Cliff
I considered this book quite hesitantly because I had been told many good things about it, so there was the concern of having high expectations. Additionally, Brust's choice of topic to tackle, the War of Heaven, is a story that could use a bit of fleshing out.

And what an interesting take on it. In a way, I'm glad that I have not read Milton's Paradise Lost, because I might be inclined to draw comparisons between them or to consider one view to be more valid than another.

To Reign in Hell was a f
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D. Logan
This book didn't keep my attention as well as the Taltos Series by this same author, but it was interesting to read. It was definitely a unique take on the war of heaven. All of the ties to what we know where there, but in a unique way that made it into it's own unique story. I imagine there are some who would be offended by the book, but if you read it as the pure fiction it is, it makes for an entertaining read.
Kevin Dobill
Very cool book... Not what you'd expect exactly... like Animal Farm, but with angels. Great creation story, great concept of how all could come into existence.
Kirk Macleod
So I've just finished To Reign in Hell, and you know what? It was pretty great - it's a fantasy-themed retelling of the War in Heaven (as described in John Milton's Paradise Lost - where the original fall of Lucifer from heaven is described, and you know what? I really liked it.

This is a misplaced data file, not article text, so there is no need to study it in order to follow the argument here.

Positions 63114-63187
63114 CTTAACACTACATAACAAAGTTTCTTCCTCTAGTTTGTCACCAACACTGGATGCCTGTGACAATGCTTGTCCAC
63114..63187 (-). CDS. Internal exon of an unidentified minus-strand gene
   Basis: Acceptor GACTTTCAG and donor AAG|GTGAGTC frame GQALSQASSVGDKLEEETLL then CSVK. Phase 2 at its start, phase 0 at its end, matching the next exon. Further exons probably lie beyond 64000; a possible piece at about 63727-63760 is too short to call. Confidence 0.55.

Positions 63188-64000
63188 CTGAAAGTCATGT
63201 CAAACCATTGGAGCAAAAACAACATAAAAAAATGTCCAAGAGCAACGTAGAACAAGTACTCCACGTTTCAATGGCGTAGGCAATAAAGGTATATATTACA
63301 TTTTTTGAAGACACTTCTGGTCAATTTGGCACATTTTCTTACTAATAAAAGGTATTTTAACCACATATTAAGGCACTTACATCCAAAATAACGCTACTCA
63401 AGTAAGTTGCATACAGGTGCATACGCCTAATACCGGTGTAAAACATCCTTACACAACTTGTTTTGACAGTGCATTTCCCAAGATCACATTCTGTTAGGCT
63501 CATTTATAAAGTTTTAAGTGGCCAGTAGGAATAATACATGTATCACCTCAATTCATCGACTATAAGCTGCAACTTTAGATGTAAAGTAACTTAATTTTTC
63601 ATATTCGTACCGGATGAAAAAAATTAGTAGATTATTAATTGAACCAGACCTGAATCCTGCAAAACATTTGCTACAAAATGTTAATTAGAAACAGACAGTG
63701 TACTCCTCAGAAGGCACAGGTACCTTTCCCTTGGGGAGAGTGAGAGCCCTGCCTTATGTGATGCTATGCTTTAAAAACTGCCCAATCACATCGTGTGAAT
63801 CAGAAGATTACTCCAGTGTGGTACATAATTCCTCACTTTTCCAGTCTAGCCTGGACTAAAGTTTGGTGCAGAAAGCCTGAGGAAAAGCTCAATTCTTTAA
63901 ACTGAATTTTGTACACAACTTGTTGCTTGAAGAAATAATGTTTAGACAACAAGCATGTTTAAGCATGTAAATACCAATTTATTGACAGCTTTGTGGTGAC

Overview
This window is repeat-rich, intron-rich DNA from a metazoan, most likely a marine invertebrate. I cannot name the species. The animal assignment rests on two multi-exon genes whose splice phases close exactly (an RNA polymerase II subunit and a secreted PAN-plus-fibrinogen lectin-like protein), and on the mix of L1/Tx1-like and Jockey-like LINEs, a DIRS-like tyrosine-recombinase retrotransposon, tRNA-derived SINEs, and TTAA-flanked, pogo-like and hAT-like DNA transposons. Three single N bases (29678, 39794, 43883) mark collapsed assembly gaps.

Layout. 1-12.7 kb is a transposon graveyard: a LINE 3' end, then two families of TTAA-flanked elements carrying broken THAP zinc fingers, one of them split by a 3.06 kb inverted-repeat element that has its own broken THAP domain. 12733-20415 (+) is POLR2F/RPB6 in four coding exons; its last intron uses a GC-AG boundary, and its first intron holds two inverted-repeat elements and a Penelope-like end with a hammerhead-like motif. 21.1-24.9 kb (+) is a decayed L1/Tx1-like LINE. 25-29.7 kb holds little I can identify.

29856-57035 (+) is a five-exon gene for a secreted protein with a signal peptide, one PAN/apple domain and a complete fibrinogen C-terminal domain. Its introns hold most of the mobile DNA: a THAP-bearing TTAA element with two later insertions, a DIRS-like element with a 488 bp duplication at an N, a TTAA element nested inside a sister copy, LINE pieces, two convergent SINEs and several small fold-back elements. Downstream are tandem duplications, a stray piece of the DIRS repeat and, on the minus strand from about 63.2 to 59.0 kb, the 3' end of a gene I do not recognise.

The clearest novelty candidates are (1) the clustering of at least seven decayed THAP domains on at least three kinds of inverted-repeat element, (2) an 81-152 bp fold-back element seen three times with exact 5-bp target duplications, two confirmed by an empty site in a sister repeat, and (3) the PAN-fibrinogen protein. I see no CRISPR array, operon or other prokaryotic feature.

The author starts with the conceit that "From all of [his] readings on the revolt of the angels, two things are clear: God is omnipotent and Satan is not a fool. There seems to be a contradiction here…" and then goes on t
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Steven Karl Zoltán Brust (born November 23, 1955) is an American fantasy and science fiction author of Hungarian descent. He was a member of the writers' group The Scribblies, which included Emma Bull, Pamela Dean, Will Shetterly, Nate Bucklin, Kara Dalkey, and Patricia Wrede, and also belongs to the Pre-Joycean Fellowship.

http://us.macmillan.com/author/steven...

(Photo by David Dyer-Bennet)
More about Steven Brust...
Jhereg (Vlad Taltos, #1) Yendi (Vlad Taltos, #2) Taltos (Vlad Taltos, #4) Phoenix (Vlad Taltos, #5) Dragon (Vlad Taltos, #8)

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“Snow, tenderly caught by eddying breezes, swirled and spun in to and out of bright, lustrous shapes that gleamed against the emerald-blazoned black drape of sky and sparkled there for a moment, hanging, before settling gently to the soft, green-tufted plain with all the sickly sweetness of an over-written sentence.” 1 likes